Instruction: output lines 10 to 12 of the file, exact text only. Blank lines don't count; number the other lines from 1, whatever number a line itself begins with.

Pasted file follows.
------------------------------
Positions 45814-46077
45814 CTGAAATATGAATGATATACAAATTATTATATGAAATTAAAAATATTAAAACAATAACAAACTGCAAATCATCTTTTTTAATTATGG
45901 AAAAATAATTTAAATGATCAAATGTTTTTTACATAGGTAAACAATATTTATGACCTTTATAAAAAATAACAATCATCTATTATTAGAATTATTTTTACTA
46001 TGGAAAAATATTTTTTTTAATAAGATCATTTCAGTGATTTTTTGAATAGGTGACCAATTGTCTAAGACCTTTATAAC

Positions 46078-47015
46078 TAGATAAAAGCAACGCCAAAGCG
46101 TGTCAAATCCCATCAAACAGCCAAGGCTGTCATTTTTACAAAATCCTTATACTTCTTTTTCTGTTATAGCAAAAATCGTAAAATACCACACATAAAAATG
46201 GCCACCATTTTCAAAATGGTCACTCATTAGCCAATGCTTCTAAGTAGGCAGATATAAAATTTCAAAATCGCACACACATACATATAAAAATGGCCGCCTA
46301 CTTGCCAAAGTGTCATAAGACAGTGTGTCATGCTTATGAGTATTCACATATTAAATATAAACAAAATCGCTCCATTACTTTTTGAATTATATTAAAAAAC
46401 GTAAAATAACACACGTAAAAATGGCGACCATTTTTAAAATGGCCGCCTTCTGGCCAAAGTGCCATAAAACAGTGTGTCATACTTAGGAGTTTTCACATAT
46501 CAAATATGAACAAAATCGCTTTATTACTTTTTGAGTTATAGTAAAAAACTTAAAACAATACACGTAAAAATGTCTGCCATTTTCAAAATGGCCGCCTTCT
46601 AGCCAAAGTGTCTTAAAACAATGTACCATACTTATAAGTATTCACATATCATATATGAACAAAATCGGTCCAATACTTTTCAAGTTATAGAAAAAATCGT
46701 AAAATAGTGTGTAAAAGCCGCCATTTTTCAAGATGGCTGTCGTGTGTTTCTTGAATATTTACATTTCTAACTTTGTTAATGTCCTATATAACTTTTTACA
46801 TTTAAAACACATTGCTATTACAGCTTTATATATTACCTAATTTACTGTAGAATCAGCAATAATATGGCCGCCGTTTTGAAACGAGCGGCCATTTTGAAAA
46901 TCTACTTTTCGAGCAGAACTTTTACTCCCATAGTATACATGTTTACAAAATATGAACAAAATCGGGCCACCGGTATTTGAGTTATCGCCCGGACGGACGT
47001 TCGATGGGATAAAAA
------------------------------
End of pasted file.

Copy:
46401 GTAAAATAACACACGTAAAAATGGCGACCATTTTTAAAATGGCCGCCTTCTGGCCAAAGTGCCATAAAACAGTGTGTCATACTTAGGAGTTTTCACATAT
46501 CAAATATGAACAAAATCGCTTTATTACTTTTTGAGTTATAGTAAAAAACTTAAAACAATACACGTAAAAATGTCTGCCATTTTCAAAATGGCCGCCTTCT
46601 AGCCAAAGTGTCTTAAAACAATGTACCATACTTATAAGTATTCACATATCATATATGAACAAAATCGGTCCAATACTTTTCAAGTTATAGAAAAAATCGT